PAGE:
Then it was Adam, who was wrestling with the thought of performing when he got to Poetic Insight as well, telling me that he wanted to perform but was scared.  I encouraged him to think it through, as there is nothing worse than getting onstage when you are half-hearted about it.  In spite of his nerves, he read an amazingly open poem, about consent and sex.

The final poet on stage was the returning Kane Adams (he performed under Adam’s Son last month).  He finished the night not only with some powerful micro poems, but he also provided words of wisdom, which were especially for the “younger” young people in attendance, although I think we all took something from them.  The moments that break away from poetry, while also reaching out to others, are some of my favourites at Poetic Insight.

It was a truly special night, which reminded me of why I set up Young People Insight all over again and why it needs to keep going for the long haul.  I can’t wait to see what more future events will bring.

Poetic Insight will join with The Kickback on December 18th for our final event of the year, when we’ll be ‘Looking Back, Moving Forward’.  We’ll be at Urban XChange Bar & Grill ( 1 Lansdowne Rd, Croydon CR9 2BN) from 6.30-9.30pm, so save the date, as you do not want to miss it.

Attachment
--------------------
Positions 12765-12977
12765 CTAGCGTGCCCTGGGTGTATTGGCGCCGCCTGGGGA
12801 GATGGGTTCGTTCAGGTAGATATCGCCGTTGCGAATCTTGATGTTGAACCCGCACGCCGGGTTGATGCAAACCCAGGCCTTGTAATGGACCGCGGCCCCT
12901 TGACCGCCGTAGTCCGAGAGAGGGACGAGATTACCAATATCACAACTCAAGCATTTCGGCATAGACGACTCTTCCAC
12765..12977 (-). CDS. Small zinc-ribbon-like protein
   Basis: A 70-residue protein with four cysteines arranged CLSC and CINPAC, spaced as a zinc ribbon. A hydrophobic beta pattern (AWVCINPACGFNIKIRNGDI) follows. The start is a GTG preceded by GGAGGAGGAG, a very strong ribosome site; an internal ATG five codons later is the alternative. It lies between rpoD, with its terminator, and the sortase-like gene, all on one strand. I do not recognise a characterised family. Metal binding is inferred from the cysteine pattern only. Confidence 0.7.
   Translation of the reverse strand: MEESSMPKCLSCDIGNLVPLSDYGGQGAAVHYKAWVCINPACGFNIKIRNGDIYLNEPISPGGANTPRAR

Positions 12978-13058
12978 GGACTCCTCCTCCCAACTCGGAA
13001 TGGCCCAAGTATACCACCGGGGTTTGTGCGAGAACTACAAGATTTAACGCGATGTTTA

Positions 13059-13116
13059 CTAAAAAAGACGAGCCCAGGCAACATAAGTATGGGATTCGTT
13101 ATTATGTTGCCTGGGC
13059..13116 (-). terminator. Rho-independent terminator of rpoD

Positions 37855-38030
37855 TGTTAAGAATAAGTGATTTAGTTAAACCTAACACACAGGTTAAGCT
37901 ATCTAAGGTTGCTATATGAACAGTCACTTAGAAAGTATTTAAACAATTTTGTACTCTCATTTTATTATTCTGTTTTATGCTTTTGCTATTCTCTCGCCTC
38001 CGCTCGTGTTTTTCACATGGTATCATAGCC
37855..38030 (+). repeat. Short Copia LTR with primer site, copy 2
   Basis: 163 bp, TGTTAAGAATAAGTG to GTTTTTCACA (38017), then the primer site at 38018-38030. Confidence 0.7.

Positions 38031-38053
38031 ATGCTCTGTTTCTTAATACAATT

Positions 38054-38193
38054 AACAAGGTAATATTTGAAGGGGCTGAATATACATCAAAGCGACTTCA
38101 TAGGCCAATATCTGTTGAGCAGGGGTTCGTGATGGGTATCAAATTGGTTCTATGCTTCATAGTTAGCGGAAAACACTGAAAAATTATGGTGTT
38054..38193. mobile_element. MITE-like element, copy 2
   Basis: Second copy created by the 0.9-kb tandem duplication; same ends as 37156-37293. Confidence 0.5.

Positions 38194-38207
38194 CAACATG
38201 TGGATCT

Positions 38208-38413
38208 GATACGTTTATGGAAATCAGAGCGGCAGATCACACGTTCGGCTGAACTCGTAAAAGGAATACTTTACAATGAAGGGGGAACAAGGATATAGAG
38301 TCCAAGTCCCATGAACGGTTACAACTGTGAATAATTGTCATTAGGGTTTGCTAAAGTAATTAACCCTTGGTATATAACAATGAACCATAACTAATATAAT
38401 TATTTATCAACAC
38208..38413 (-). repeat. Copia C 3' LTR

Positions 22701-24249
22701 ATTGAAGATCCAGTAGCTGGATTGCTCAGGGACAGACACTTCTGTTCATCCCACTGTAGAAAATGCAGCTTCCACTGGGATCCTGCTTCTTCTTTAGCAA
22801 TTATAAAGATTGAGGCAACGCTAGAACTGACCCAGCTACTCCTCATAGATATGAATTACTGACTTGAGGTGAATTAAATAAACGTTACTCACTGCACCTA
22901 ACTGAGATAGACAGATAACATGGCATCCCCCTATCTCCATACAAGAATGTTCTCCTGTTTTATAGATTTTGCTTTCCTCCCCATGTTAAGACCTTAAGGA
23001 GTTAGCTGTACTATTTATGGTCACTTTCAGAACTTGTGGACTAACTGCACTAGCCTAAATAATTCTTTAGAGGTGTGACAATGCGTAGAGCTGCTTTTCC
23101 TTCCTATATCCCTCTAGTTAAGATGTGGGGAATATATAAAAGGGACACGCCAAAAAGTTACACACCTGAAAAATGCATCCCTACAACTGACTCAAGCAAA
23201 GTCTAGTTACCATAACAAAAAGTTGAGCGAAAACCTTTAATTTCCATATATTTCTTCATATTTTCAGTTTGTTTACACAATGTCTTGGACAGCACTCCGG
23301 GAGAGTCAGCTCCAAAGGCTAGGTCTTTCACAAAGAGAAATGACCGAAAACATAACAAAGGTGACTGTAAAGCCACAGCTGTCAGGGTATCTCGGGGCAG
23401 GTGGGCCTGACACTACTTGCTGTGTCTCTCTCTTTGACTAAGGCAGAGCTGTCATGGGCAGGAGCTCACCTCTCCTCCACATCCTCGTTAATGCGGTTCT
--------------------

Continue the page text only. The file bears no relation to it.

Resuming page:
Stay updated with Young People Insight by following @YPInsight on Twitter, following @youngpeopleinsight on Instagram, liking Young People Insight on Facebook and subscribing to the Young People Insight YouTube channel.

Bringing The Complete Freedom of Truth to Croydon

Last month, I took part in the European youth project, The Complete Freedom of Truth (TCFT) for the third time.  This year we were in the town of Sarteano, Italy, where we took part in the usual assortment of workshops, discussions and showcases.

A project centred on inclusiveness, tolerance and equality, TFCT is the perfect example of what Europe and the extended world could be if we were more accepting of each other and worked together, rather than fight against each other.

Most of all, it shows the importance of art – how it can bring people together and begin to create change.  This has been a great inspiration to me and an element that I’ve taken forward in developing Young People Insight – in fact, YP Insight probably would not be what it is now without TCFT.

This year I brought a bit of YP Insight to Sarteano by holding a poetry night as part of TCFT.  As always, it was filled with varying talent and amazing poetry on a variety of different themes.  However, unlike Poetic Insight, all of the performers were not young people, but TCFT is all about transcending age.

Poems were presented in different languages, which brought different levels and beautiful cultural diversity to the night.  Francesco’s poems were read in Italian, and also translated into English and Romanian.  Maya and Sandra performed poems in Bosnian, while Saša delivered a poem in Serbian.